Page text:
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  1. #1
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    Are Slicks More Prone to Flats?

    Are slicks more prone to flats than MTB knobby tires?

  2. #2
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    That totally depends on tire construction. True slicks, also called a baldies, with 0 tread can be more prone to puncture flats as they are often very lightly constructed. They are also quite treacherous when things get wet, but that's another issue. A knobby MTB tire can be every bit as prone to puncture flats as a baldy if they are lightly constructed as well. The only advantage they have is the knobs do keep the tread cap slightly elevated off of the riding surface. So it takes a bit larger object to make contact and penetrate the casing.

    The ideal tire for commuting on an MTB is something like the Schwalbe Marathon series, Continental Contact series, Panaracer Ribmo, Cross Town, or Pasela tires and their like. All are good examples of pavement specific commuter tires. Most if not all have an additional belt of thicker rubber or other material to increase puncture resistance. They also use a bit harder rubber compound in the tread area which greatly increases the longevity of the tire. Also most of these tires have a sipped non-raised tread patter that adds almost 0 rolling resistance, but helps a bunch when things get wet. Things like rail road tracks, man hole covers, painted traffic lines, or very smooth asphalt can become very slippery when wet. While you still have to slow down during wet conditions, the sipping can often make the difference between staying upright and landing on your butt.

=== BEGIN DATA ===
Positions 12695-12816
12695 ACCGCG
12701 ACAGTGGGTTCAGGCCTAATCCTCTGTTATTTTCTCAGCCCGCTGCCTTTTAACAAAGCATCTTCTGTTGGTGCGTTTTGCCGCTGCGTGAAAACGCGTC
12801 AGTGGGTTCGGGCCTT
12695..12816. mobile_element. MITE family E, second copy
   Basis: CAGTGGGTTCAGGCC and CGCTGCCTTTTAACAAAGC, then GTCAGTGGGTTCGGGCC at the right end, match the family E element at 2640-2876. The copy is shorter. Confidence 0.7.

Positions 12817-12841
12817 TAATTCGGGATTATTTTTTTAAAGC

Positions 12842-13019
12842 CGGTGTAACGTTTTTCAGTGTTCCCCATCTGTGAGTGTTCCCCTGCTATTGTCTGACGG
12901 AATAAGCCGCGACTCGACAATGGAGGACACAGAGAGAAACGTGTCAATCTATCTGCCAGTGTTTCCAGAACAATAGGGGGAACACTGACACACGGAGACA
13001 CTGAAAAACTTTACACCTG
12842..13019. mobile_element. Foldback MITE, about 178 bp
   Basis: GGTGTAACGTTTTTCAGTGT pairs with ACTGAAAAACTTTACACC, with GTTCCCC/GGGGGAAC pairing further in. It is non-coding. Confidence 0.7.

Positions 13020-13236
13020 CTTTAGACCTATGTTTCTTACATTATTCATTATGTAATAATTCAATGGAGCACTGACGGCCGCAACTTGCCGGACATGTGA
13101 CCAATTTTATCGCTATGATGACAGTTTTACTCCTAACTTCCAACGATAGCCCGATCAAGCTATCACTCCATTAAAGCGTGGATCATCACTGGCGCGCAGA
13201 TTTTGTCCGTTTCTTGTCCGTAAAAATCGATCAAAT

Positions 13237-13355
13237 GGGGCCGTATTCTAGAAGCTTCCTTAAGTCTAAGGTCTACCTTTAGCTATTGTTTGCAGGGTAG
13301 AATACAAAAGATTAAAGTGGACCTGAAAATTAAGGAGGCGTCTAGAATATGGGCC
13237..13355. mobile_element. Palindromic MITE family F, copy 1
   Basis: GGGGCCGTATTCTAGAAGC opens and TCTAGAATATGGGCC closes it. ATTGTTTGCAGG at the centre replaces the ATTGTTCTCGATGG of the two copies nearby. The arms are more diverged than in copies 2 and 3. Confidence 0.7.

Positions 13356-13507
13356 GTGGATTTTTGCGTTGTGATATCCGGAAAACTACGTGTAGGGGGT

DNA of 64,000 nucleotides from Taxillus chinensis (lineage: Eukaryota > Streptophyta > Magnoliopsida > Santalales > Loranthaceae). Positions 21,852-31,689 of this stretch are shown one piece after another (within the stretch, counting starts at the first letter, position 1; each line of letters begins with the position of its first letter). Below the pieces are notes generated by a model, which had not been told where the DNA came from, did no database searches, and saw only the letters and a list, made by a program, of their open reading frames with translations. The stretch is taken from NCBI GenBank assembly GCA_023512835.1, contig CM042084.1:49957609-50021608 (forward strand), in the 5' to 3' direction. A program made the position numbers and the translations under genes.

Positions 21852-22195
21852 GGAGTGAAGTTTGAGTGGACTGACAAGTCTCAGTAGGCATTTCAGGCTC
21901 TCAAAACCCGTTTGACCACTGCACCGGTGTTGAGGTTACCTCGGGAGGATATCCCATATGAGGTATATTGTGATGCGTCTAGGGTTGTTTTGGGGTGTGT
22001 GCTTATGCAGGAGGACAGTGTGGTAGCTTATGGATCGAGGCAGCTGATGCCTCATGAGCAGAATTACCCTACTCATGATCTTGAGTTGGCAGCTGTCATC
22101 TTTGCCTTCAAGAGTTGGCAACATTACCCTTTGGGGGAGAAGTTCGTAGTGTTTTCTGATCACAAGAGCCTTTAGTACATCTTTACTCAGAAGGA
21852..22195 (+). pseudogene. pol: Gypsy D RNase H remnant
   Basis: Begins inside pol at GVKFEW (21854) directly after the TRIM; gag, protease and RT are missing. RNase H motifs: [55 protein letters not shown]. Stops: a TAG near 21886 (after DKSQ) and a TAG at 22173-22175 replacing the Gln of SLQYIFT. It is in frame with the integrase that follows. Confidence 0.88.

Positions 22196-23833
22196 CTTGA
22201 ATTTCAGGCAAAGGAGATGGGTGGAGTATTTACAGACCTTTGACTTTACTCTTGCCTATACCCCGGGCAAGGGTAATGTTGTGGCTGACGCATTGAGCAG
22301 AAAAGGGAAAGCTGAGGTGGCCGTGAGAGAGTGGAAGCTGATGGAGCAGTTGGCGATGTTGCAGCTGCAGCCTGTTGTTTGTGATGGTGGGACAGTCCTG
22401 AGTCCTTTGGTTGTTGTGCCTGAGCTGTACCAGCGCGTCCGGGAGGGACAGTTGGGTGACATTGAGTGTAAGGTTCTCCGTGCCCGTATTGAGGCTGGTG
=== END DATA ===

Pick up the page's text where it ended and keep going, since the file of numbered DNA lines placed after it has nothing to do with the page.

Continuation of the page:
Anyway, the short answer is, no, most baldy or slick tires are no more resistant to flats than a knobby.

    Good Dirt
    "I do whatever my Rice Cripsies tell me to!"

  3. #3
    I Ride for Donuts
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    The raised knobs of a knobby tire do better with things like goatheads, because IF the goathead gets into a knob, sometimes the pokey part is just too short to get all the way through the tire before the 'head' bottoms out on the knob. And if the goathead gets into the space between the knobs, sometimes the knobs are tall enough to keep your weight from sticking the thorn all the way through. ...millions of variables though.